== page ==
Joseph Henson is the CSJ’s lead researcher on Serious Personal Debt and author of Maxed Out – the human cost of Britain’s debt crisis.
As the doom and gloom of the recession slowly starts to clear, many families are looking forward to brighter times, greater job security and the possibility of improving wages. However, the picture in many others is not so sunny. Across the country some families are lying awake at night worrying about how to pay their rent, juggle their credit card bills and feed their families.
Amanda is just one example. She described to the Centre for Social Justice (CSJ) how she became terrified of the relentless phone calls from creditors trying to reclaim the debts taken out by her ex-husband. Already out of work because of disability, she became withdrawn and depressed, eventually trying to take her own life.
Sadly, Amanda is just one of millions of people trying to survive the UK’s unrelenting personal debt crisis.
As we highlight in our report Maxed Out, published yesterday, our household debt problems are not merely financial. One quarter of debt advice clients report that their relationship ended as a result of their debts, while one in three has contemplated or attempted suicide. Worrying about debt can impact on people’s performance at work, drive them to drugs and alcohol, and lead to mental health issues. This is often what separates ‘problem debt’ from the responsible debt that underpins Britain’s modern economy.
UK households now owe £1.43 trillion, a level of personal debt that has been rapidly building for the past 20 years. Each year over 130,000 people file for bankruptcy or other insolvency, almost two million seek formal debt advice and an estimated one in five households would benefit from such help as they are struggling with financial commitments.
There are two sides to personal debt – the household characteristics that put people at risk (lack of savings, irregular or low incomes, and poor financial skills) and the problems that drive their debt (unemployment, the rising cost of living, family breakdown or large unexpected bills). As Britain has borrowed more on credit cards, personal loans and large mortgages, households have also begun to save less. A third of households have no savings – including 3 million low-income households.
Personal savings are not just about planning for retirement or to purchase a house, but about building financial resilience. Around 3.9 million British families reported they would be unable to pay their rent for one month from savings. Since the financial crash, over 26,000 households in the UK have become homeless because of their rent or mortgage arrears.
A lack of savings disproportionately affects those on the lowest incomes. The recent 25 per cent rise in the cost of living over the past five years has squeezed household budgets at a time when mainstream banks are tightening access to credit. Unexpected bills or costs, such as purchasing a new school uniform or repairing a fridge, can place a real strain on families with few options.
Often people must borrow from high-cost lenders, or take on an unauthorised overdraft, potentially sending them into a debt spiral. Worse still, an estimated 310,000 people are extorted by loan sharks each year.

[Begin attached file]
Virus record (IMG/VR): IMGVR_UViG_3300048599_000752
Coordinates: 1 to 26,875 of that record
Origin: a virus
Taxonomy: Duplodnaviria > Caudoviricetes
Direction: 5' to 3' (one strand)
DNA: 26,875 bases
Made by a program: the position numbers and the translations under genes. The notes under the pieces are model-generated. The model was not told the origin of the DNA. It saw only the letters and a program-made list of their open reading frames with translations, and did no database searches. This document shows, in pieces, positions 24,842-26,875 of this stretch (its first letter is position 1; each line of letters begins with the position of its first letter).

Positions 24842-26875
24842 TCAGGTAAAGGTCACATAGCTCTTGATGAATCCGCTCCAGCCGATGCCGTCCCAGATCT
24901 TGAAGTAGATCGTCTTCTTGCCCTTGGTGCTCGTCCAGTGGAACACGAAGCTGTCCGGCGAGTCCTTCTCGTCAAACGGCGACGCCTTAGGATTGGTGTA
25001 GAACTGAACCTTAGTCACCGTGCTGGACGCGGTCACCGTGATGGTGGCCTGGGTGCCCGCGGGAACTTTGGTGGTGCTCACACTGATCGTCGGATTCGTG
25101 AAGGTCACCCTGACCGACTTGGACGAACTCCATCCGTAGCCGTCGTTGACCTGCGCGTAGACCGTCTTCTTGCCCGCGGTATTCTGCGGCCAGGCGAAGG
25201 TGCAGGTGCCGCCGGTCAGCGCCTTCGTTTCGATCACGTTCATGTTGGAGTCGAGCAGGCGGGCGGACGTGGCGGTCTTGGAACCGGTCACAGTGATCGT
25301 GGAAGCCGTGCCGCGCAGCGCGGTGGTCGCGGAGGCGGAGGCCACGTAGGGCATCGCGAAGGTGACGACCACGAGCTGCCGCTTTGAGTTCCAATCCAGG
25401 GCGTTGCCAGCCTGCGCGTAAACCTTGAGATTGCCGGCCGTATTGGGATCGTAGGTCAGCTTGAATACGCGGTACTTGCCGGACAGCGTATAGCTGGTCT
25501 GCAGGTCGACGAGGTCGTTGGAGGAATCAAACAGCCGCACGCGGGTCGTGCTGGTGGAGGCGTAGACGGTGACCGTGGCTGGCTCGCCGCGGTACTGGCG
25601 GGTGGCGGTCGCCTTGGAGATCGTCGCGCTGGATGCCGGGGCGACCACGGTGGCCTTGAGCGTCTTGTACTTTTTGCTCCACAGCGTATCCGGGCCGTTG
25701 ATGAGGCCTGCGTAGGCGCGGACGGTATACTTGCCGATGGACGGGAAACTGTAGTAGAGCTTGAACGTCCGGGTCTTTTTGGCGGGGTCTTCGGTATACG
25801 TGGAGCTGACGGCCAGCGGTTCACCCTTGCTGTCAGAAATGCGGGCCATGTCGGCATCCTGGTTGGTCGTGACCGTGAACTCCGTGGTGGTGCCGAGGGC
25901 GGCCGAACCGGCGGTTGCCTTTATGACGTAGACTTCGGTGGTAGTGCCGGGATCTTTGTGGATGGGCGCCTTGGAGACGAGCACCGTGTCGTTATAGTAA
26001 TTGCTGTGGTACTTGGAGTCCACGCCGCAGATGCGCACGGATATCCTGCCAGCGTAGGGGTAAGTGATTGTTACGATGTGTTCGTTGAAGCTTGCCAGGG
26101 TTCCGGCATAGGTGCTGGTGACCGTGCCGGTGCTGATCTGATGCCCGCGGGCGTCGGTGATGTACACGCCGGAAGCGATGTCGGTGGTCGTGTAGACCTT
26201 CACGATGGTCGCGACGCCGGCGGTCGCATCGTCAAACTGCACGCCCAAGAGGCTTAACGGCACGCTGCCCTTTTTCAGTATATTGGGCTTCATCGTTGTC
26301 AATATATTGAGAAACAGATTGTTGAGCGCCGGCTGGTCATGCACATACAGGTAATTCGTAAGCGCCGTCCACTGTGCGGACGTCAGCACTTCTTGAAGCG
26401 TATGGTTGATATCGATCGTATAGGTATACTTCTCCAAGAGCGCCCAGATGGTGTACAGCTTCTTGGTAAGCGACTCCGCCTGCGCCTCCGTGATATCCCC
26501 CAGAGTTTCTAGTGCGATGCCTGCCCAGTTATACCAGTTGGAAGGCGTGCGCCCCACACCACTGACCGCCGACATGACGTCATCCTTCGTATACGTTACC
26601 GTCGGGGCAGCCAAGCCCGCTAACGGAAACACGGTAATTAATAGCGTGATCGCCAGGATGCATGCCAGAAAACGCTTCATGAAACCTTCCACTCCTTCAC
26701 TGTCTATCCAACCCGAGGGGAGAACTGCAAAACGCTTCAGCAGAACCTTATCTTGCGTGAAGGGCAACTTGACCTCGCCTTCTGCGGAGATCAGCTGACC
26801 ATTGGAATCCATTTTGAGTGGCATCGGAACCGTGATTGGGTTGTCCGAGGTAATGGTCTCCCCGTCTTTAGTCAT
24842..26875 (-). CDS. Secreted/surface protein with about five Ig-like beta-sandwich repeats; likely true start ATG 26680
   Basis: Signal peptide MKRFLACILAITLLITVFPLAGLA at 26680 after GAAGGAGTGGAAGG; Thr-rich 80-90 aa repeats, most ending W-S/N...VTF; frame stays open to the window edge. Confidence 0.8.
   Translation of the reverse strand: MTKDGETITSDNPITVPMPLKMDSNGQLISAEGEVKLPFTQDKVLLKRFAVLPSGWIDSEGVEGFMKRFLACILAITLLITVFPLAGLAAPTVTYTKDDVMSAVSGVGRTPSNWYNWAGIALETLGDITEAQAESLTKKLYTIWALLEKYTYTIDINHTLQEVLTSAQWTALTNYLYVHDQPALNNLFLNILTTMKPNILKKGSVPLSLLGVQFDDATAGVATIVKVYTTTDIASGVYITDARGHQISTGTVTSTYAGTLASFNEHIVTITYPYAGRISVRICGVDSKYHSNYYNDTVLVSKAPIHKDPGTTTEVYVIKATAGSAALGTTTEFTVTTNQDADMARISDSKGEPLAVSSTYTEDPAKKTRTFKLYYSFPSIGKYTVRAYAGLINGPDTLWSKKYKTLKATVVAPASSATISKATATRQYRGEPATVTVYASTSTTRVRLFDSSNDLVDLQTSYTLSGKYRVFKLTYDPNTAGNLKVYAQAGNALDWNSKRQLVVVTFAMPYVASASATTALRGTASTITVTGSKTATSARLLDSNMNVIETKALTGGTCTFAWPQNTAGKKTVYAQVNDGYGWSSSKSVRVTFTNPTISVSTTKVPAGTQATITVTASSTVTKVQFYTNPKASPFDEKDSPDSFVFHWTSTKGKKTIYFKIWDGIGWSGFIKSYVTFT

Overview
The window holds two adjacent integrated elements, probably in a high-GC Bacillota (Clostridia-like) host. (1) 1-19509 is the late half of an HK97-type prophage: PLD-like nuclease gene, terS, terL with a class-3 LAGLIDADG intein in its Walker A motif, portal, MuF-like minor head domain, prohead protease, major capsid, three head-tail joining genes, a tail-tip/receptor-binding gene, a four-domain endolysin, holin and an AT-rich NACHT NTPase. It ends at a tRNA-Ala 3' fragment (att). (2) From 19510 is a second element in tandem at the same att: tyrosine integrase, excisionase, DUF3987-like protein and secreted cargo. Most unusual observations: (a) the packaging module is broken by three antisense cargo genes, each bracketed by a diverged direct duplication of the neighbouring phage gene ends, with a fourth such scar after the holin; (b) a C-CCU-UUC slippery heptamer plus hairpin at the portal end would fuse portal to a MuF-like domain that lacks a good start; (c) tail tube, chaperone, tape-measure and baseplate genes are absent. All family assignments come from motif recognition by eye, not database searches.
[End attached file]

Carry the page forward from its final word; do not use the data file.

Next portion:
Britain’s current problem debt crisis, identified by the CSJ in our 2007 report Breakthrough Britain, was not caused by the financial crisis, and those suffering most are not in debt purely because of poor budgeting or a lack of financial skills. But the decline of Britain’s savings culture did make people particularly vulnerable to unemployment, stagnant wages and rising living costs that have followed the recent recession. Sadly, little seems to have changed. A recent survey indicated that one in six people still buy things when they cannot afford them, five million fewer people have money saved away for a rainy day than in 2006, and one in four say they prefer to live for today than tomorrow.
An obvious path to encourage greater savings is to build on the Government’s investment in Britain’s credit unions. Currently a small sector, with just a million members, credit unions can help encourage savings through automatic enrolment with employers. This has proven successful in other countries such as America or Ireland, where credit union enrolment is as high as 70 per cent, and where they are an accepted alternative to mainstream banks. Other possible tie-ins could include credit union membership through housing associations or through schools as has been trialled in Glasgow where every 16-year-old is now given a credit union account with £10.
Mainstream banks could also do more to help people manage their money and save through the products they offer. The Fairbanking Foundation has begun a programme to issue kite-marks to banks that offer incentives and services to help people save and reward them for doing so. There is currently a lack of products designed for those on the lowest incomes, leading millions to avoid banking all together.
Accounts that are more transparent and with built-in budgeting and savings features, such as a ‘jam jar’ account, could help not only to promote financial inclusion, but also encourage people to save. This is especially true for Universal Credit claimants who will now be paid their benefits, including housing benefit, as one monthly payment, enabling better financial planning and budgeting.
Christmas is fast approaching and what should be a season of joy will for too many be filled with worry, stress and sleepless nights. There could not be a better time to make tackling Britain’s debt crisis a political priority.